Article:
better! Thanks

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    3. What a cool event that would be! The timing is wrong for me this year. But maybe next year. Daughter #1 will be in Victoria for another three years--and she may never leave!

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  4. "the poor man's Butchart Gardens"...ha! That seems about right. How lush, how summery!

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  5. Beautiful! Do you think that August is the best month to visit, or would earlier in the summer be better for blooms?

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    1. We were there in July a few years ago, and the blooms were perfect. I bet August would still be OK.

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    2. Starting in early Spring the bulbs in the thousands come out with the trees starting to flower. The show continues right until November so any time is good to go.

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  6. Thanks for the post. I enjoyed the picture of the peacock.

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  7. Welcome to our neck of the woods! When you pick her up in the Spring be sure to check out Finnerty Gardens, right on The UVic campus. Glorious rhododendron collection.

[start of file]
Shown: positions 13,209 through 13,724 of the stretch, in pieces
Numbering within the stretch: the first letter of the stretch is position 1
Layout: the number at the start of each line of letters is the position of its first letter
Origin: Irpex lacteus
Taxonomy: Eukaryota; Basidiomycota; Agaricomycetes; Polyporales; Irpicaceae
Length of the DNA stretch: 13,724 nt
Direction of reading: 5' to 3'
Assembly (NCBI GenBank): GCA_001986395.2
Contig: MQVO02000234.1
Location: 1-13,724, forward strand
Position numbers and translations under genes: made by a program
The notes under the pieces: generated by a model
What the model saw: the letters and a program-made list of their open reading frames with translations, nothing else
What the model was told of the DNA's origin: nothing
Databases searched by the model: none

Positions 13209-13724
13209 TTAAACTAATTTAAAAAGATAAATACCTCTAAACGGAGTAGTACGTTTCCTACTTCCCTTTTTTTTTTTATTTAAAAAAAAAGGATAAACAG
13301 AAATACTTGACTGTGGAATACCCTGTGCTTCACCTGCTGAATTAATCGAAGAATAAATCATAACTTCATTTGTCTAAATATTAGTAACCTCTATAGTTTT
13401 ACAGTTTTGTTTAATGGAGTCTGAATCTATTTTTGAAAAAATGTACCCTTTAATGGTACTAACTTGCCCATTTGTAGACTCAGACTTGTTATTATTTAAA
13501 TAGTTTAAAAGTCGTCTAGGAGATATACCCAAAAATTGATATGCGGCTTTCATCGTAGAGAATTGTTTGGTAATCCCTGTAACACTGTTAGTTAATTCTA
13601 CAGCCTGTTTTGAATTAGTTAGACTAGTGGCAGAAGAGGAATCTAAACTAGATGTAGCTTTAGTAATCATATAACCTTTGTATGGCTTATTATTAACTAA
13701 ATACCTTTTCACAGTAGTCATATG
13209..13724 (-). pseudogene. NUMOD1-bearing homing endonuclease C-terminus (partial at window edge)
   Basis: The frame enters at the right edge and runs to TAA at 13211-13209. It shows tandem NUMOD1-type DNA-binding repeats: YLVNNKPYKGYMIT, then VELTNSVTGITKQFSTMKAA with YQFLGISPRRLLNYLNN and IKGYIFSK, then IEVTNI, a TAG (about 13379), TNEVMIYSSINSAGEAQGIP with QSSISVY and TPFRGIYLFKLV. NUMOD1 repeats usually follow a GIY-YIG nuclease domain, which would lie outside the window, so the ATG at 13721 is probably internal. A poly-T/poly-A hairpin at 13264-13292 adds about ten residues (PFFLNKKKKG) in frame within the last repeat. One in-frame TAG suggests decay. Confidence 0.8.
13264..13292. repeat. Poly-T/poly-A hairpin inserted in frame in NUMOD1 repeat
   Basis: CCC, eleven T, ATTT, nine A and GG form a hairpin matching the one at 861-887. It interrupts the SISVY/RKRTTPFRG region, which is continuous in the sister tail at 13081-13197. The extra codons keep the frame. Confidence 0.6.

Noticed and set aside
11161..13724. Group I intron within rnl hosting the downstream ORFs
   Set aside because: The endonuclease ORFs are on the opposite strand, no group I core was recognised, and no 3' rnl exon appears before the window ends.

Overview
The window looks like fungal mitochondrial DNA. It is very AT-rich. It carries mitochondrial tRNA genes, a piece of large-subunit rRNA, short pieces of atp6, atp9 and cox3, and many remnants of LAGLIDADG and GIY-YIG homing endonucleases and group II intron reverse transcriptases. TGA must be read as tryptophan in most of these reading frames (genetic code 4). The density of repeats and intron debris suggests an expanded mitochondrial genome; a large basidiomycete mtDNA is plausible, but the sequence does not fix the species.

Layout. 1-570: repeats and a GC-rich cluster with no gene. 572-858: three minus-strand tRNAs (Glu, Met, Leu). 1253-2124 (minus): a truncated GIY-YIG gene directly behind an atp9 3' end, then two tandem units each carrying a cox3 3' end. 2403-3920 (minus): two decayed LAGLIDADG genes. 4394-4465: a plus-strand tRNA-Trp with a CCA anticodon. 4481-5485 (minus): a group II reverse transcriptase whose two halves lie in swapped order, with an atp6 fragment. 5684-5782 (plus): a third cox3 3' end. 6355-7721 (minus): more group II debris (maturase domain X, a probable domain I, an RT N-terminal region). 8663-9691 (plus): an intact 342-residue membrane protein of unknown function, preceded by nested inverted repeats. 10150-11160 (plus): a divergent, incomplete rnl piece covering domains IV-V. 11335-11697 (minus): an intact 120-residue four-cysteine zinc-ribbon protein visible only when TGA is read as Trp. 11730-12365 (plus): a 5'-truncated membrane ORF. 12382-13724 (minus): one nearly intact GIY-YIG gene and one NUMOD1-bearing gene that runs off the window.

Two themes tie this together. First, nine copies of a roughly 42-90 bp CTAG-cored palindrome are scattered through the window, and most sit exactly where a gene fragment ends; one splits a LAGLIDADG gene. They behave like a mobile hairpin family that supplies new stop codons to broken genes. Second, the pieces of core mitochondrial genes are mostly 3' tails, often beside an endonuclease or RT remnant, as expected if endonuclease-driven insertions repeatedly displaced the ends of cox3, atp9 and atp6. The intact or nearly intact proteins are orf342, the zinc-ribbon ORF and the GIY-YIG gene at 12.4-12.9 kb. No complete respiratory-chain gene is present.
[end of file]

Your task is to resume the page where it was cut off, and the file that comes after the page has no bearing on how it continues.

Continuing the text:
https://dizzywithpossibilities.wordpress.com/

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    1. Jo-Anne, Finnerty Gardens is an under-the-radar gem! I was there last April at the peak of the rhododendron bloom. It was unforgettable: http://www.succulentsandmore.com/2016/04/most-beautiful-post-of-year-university.html

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    2. I see.. you WERE there! And definitely at the perfect time. But wait, Rhodos are exotic?? No, no....succulents are exotic!!! (All depends on what you're used to, eh?)

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    3. Jo-Anne, YES, rhododendrons are TOTALLY exotic to me. They won't grow here.

      I look forward to spending time on your blog. We spent a night in Nanaimo two years ago. I liked it a lot! I could totally see living on Vancouver Island.